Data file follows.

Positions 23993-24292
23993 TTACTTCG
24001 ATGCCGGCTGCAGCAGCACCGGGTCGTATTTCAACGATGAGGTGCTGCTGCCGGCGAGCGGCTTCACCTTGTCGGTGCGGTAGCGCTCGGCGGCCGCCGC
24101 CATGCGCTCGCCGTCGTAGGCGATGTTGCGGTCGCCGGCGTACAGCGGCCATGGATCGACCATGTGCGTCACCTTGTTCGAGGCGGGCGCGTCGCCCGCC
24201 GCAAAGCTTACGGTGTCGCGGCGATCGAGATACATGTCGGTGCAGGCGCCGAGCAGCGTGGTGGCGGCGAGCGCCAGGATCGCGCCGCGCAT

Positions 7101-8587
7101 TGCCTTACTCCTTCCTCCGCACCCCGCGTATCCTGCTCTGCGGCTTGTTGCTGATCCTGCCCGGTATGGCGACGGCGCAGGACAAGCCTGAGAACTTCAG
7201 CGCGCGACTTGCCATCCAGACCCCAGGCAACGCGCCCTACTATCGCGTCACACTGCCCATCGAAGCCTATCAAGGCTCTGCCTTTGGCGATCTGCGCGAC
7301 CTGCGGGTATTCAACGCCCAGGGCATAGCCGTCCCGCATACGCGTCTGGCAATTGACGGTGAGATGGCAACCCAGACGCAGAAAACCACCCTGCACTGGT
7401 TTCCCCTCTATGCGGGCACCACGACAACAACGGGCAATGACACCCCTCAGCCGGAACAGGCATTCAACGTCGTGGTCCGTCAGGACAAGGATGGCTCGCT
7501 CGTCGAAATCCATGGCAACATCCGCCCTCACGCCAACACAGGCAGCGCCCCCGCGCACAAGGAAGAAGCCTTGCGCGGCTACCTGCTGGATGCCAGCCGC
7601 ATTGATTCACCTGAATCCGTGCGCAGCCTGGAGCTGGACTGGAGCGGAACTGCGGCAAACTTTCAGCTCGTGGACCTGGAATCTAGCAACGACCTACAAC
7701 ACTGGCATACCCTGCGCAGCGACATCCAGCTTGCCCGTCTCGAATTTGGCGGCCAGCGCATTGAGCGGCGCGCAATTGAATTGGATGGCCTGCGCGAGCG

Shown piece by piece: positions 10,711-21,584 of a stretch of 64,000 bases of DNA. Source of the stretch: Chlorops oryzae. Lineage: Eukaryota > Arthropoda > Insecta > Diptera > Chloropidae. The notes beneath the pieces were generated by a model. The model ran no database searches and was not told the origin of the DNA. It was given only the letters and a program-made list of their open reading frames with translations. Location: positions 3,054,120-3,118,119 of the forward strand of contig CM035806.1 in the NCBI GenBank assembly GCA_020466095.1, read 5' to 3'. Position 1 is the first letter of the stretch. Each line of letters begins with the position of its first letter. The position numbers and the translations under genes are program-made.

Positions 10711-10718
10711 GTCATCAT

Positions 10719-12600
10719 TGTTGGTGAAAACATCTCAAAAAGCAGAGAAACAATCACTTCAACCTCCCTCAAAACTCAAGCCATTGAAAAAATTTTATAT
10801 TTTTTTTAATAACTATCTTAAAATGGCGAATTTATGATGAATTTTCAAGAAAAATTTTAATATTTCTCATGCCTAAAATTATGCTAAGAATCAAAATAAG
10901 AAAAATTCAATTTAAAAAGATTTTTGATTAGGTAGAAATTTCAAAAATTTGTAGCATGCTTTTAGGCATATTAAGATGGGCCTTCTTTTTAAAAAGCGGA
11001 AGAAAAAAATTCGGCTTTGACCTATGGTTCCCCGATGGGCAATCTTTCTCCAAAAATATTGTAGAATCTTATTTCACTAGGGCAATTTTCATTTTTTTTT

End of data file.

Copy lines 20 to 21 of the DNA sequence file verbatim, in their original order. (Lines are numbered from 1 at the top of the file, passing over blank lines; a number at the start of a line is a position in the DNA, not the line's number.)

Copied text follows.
10901 AAAAATTCAATTTAAAAAGATTTTTGATTAGGTAGAAATTTCAAAAATTTGTAGCATGCTTTTAGGCATATTAAGATGGGCCTTCTTTTTAAAAAGCGGA
11001 AGAAAAAAATTCGGCTTTGACCTATGGTTCCCCGATGGGCAATCTTTCTCCAAAAATATTGTAGAATCTTATTTCACTAGGGCAATTTTCATTTTTTTTT